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Defensive specialists short on stature, tall on value

| Tuesday, Oct. 25, 2016, 6:45 p.m.
Thomas Jefferson's Sydney Moran, a sophomore libero.
randy jarosz | for the tribune-review
Thomas Jefferson's Sydney Moran, a sophomore libero.
Brentwood senior libero Emma Betz.
jeff healy | for the tribune-review
Brentwood senior libero Emma Betz.
Seton-La Salle libero Emily Farley.
randy jarosz | for the tribune-review
Seton-La Salle libero Emily Farley.
Baldwin libero Abby Wagner.
randy jarosz | for the tribune-review
Baldwin libero Abby Wagner.

Most successful volleyball teams have a group of front-row players who can dominate the action at the net.

They usually are the tallest players on the squad.

But there also is a place for the short athlete in girls' volleyball.

Namely, the back-row specialists.

They usually are among the shortest players on the squad. Nonetheless, they play a significant role in a team's overall competitiveness and court presence.

“The role of a defensive specialist is to, one, pass the ball accurately when receiving a serve so that we can run an efficient offense; and, two, prevent the ball from touching the ground when the opposing team runs their offense,” Chris Kelly, Baldwin's coach, said. “Defensive specialists are usually on the smaller side and are used as subs for front-row players.”

Baldwin's back row is led by Abby Wagner, a 5-foot-5 senior libero, and Brenna Green, a 5-6 junior defensive specialist.

“A good defensive specialist is one who is quick, moves well, and is aggressive, disciplined and fearless,” Kelly said. “She must also be able to read the opposing team's hitters so that she can make adjustments on the fly.

“The libero is usually your best defensive player. The libero can sub in for any back-row player without it counting as one of the (team) subs.”

Wagner and Green, along with juniors Emilia Zandier, Megan Moskiewski and Marissa Meis, and sophomore McKenzie Meis, are Baldwin's defensive specialists.

“My role as a libero is to really be a leader and encourage my team on the court. I think high intensity and good energy is key during a game,” Wagner said. “My focus on the court is playing good defense and being vocal as much as I can, as well as keeping a high-level intensity with my team while playing. I believe communication on the court is very important, and I always make sure that I'm constantly talking to my teammates. When our energy is up, there's no stopping us.”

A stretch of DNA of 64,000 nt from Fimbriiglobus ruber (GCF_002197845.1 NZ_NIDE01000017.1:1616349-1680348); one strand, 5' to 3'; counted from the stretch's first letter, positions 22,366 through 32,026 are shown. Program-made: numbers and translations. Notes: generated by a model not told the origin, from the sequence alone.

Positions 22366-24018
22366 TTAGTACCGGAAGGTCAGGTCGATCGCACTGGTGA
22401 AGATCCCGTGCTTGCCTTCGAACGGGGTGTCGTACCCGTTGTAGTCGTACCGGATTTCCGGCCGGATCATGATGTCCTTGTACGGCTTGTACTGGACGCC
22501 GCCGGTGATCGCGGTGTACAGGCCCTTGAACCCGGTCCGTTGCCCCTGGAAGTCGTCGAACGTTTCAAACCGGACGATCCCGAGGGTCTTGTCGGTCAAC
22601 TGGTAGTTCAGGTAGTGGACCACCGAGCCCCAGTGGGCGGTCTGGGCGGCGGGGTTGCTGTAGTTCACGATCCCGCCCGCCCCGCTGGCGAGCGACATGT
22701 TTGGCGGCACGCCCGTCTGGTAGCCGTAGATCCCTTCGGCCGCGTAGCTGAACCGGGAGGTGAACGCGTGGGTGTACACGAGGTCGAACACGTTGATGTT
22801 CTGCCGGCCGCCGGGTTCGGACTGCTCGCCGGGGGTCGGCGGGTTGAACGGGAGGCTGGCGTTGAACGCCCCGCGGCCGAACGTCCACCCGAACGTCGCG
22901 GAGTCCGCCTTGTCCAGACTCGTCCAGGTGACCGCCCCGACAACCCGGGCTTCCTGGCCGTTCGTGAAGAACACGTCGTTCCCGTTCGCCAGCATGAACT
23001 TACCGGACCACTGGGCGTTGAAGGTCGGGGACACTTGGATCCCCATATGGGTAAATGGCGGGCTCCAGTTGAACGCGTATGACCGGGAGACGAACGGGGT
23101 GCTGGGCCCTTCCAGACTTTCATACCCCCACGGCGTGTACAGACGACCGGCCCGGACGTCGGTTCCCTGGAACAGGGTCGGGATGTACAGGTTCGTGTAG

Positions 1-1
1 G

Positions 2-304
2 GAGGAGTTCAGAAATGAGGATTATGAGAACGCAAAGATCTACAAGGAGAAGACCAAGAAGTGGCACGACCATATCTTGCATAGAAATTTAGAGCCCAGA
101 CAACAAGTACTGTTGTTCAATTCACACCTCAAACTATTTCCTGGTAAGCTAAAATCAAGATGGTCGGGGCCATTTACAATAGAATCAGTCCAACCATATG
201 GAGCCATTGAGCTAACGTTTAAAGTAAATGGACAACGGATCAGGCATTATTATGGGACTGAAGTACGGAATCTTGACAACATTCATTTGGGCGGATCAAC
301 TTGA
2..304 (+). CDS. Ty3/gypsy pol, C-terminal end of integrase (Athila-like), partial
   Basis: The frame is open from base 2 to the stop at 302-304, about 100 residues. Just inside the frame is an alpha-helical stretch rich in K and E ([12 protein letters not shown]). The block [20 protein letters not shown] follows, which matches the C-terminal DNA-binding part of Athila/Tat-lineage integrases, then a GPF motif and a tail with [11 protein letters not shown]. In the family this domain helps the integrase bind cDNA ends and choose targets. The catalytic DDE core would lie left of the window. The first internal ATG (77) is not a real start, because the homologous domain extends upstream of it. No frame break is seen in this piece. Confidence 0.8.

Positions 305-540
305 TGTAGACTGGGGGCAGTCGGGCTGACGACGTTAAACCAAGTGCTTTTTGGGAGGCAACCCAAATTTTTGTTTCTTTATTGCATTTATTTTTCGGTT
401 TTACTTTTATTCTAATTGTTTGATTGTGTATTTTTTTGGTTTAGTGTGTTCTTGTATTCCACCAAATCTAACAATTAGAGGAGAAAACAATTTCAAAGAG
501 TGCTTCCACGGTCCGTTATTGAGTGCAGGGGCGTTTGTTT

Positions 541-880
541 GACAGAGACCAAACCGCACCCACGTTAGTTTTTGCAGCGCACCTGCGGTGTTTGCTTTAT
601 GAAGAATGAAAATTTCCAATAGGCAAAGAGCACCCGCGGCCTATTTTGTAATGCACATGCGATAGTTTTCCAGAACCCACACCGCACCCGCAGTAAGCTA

Zandier, Moskiewski and the Meis sisters all are listed at 5-3 or shorter.


The leading defensive specialists at Brentwood are seniors Emma Betz, a libero, and Molly Huffman, who also leads the team in kills as an outside hitter.

Betz starts at the libero position for the Lady Spartans, after manning a back-row spot the past two years.

“Emma is our top defensive player because of her quickness in the back row and natural ability to read the opposing hitter and where they are going to put the ball on the court,” Kayla Hubsch, Brentwood's coach, said. “Defensive specialists play in the back row as the top passers in the game on serve-receive and defense. A good defensive specialist is quick to move her feet to the ball to have a good pass, so that the setter doesn't have to move far from her position to set the ball.

“The libero must wear a contrasting jersey color from her teammates, (and) can replace any back-row player, without prior notice to the officials. The libero does not need an official substitution check-in with the official, (and) also can play back row for two different players.”

Other defensive specialists at Brentwood are seniors Emily Kraeuter, Lindsey Powell and Morgan Carr, junior Brooke Gilchrist and sophomore Abby Wolf.

“This is Abby's first year on varsity and she has been making a huge impact in the back row,” Hubsch said. “She is quick on her feet, and has a natural ability to read the other team and where they are going to put the ball.”


Sophomore Emily Farley and junior Maggie Syverson have manned the libero position for Seton-La Salle this season.

“Depending on the needs of the team, the libero is either best passer or most consistent passer, and is best at getting under the ball,” Mark Felbinger, Seton-La Salle's coach, said. “Since they are on the court most of the time, the libero needs to run the back row similarly to how a quarterback might run a football team.

“A really good libero takes away more than a third of the court and will make the other team try to keep the ball away from them.”

Freshman prospects in the Seton-La Salle program include Maddie Boyd and Alexis Mueller, both defensive specialists.

“A good defensive specialist is quick and aggressive, tries to get to every ball and can read the opposing team's hitters well to anticipate where the ball will go,” Felbinger said. “In general, they need to be some of the best passers on the team.”

Felbinger's coaching strategy relies on the strength of his team's libero.

“They are interchangeable, but the best defensive specialist is typically the libero,” he said. “Some defensive specialists are better (at) left- or right-back defense.

“I like having the libero in the middle-back. So, the best defensive specialist in the middle-back is usually our libero.”


Two sophomore athletes have stepped into starting roles in the Thomas Jefferson backcourt.

Sydney Moran is a 5-6 libero; Julia Micklo is a 5-0 defensive specialist.

Other players in TJ's defensive corps include Julia Kelly, a senior; and juniors Nicole Saltzman and Mimi Werderber.

Saltzman, at 5-5, is the tallest player in the group.


All four local girls' volleyball teams qualified for the WPIAL playoffs.

Ray Fisher is a Tribune-Review staff writer. Reach him at 412-388-5820 or

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